Here are some quotations from Paul Shepard, Nature and Madness, Athens, GA, 1982, that might be of interest to someone. I post them because they provide additional support for Robert McFerran's claim that it would be adaptive for Agriculturalists to tolerate fasting well, but not for Hunter-Gatherers. (Please note: I am by no means endorsing all of Shepard's views.)
For the most part the animals—or roots, berries, and nuts—the hunter-gatherer seeks are unseen and hidden. In this sense his gathering, though directed to plants fixed in place, is unlike the farmer’s harverst. Although wild plants and animals have their seasonal and habitat tendencies, any one kind of dozens might be encountered, and the signs that indicate their whereabouts are myriad.
The plants used by . . . [the] earliest farmers were increasingly annual grasses; most of the garden vegetables that would eventually join them were annuals too. As planters they were attuned to the weather and calendar, an awareness that would become meteorology and astronomy. Their hunting ancestors were sensitive to these things but were not faced with the same potential calamities of weather, for their more varied diet and longer cycle of animal growth and perennial plant foods blunted bad years. (22)
To the hunter, much of what he had seemed given; to the farmer, earned by continuing labor. . . . Surely the biblical Garden of Eden story must have seemed perverse to those hunting peoples on whom missionaries inflicted it (but whose courtesy and good humor compelled them to stifle their laughter). That myth has the fully developed features of a consummate agricultural dream; no work, bad weather, or wild beasts; no dependents, competitors, risk, curiosity, old age, alienation from God, death, or women’s troubles—not that some of these ideals would not have occurred to hunters. What its collective form was among early planters we cannot know, but we can suspect this much: the crops must now and again have failed, plunging the individual into torments of anxiety . . .(26)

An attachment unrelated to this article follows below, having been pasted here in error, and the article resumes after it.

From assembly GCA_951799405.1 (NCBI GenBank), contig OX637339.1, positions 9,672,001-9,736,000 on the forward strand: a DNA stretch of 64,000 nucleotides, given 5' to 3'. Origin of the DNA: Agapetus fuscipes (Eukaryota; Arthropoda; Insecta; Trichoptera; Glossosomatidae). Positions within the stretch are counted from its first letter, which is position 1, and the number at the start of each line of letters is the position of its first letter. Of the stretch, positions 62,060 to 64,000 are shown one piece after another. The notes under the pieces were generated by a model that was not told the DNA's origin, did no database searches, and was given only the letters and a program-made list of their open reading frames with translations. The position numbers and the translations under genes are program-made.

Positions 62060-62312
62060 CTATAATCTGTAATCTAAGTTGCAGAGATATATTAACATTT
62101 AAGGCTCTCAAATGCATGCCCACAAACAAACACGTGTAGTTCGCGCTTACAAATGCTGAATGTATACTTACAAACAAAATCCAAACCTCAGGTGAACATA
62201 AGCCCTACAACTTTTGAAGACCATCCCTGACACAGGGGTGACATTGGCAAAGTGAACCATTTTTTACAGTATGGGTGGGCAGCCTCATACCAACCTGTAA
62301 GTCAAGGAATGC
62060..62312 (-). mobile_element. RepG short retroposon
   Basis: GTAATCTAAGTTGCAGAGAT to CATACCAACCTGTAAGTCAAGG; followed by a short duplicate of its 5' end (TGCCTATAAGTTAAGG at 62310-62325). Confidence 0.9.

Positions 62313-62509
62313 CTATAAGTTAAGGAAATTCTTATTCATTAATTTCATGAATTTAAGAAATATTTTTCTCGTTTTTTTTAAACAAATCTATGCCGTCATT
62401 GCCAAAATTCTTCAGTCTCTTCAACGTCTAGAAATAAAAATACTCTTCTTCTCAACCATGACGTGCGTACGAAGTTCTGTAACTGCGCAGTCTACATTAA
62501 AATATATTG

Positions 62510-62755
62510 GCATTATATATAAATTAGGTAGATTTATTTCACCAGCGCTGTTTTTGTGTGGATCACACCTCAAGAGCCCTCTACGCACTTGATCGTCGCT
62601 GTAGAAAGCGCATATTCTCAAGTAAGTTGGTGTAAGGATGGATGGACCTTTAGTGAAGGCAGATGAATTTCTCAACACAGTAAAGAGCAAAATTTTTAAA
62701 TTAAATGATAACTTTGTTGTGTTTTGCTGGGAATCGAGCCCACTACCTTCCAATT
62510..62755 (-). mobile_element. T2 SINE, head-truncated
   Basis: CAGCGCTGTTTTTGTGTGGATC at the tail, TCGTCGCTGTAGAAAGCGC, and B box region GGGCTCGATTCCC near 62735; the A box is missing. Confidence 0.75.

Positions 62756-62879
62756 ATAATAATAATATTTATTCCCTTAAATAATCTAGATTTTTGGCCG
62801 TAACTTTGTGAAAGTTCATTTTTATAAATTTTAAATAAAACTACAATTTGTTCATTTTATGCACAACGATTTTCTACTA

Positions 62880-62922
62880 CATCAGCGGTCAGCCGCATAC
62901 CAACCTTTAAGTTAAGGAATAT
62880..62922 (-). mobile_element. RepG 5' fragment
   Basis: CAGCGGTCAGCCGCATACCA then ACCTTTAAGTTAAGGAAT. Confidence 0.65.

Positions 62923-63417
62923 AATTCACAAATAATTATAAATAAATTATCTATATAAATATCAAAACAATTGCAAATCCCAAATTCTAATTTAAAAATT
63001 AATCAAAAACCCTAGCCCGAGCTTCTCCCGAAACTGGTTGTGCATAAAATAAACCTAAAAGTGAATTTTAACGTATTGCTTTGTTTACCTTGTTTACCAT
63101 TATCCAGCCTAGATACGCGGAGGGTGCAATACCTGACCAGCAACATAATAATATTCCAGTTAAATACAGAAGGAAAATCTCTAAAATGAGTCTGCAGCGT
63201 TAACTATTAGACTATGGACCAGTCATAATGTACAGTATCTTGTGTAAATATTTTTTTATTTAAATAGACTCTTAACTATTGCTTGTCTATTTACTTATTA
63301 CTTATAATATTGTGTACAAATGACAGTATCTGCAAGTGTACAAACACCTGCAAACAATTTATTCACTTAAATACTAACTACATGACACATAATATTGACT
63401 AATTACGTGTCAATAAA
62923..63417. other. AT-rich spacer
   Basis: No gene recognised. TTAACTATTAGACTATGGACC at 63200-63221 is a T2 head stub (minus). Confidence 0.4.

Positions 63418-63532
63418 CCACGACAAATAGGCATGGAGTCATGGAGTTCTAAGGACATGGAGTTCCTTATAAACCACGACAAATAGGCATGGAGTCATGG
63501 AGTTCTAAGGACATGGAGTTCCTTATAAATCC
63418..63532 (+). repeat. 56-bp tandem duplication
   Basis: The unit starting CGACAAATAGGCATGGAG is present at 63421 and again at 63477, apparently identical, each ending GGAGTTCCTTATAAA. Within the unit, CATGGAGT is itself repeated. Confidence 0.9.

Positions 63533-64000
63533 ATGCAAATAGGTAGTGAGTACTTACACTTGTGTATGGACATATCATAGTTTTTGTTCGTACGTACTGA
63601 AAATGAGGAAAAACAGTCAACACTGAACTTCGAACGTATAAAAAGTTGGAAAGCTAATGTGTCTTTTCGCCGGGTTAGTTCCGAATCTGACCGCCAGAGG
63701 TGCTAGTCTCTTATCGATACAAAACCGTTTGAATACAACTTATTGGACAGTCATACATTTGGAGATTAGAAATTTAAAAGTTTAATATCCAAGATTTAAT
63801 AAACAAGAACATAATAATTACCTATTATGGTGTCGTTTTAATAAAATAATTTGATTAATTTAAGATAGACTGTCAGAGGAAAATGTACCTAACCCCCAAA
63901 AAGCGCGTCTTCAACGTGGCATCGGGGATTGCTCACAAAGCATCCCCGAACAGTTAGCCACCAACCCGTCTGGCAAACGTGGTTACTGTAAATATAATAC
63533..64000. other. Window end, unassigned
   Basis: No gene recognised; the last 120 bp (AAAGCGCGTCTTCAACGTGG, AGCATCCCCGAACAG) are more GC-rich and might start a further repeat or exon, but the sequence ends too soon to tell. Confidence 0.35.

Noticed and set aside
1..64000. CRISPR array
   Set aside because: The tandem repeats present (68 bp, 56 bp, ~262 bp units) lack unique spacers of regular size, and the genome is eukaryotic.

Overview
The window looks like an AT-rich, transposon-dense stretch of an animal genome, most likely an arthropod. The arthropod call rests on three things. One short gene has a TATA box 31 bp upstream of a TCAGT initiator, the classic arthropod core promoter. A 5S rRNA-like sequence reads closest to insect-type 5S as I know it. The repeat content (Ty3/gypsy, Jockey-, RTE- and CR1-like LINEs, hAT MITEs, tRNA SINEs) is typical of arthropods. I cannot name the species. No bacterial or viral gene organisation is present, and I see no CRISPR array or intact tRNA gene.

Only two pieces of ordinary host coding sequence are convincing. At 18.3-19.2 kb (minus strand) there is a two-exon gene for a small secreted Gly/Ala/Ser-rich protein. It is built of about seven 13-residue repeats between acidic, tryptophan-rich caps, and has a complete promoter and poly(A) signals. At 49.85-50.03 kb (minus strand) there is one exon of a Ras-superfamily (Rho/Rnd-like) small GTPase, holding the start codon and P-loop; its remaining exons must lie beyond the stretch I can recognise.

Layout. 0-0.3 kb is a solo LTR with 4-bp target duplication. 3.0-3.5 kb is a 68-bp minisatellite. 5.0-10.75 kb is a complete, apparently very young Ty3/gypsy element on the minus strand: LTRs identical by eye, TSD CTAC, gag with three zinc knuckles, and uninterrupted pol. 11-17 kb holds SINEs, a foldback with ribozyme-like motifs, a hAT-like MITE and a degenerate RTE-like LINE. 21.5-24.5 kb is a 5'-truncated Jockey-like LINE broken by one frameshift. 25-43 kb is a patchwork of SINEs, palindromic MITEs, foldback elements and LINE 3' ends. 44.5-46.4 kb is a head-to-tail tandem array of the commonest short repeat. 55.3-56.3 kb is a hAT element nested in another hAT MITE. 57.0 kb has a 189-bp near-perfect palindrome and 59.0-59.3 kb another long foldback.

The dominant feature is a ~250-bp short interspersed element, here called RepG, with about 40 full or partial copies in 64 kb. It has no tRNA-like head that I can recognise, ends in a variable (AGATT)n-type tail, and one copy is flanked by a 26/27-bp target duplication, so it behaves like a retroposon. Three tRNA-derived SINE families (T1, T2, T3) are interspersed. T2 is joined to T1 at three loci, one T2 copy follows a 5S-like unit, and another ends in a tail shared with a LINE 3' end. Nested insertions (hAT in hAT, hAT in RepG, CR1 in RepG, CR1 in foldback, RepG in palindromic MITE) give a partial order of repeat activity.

. . . The same thunderstorm that could have multiple and diverse effects on the hunter’s life because of the variety of his interests and foods was plainly destructive or quenching to the village whose garden and drinking water would suffer drought or flood of increasing severity as the natural vegetation and soil diminished. (28)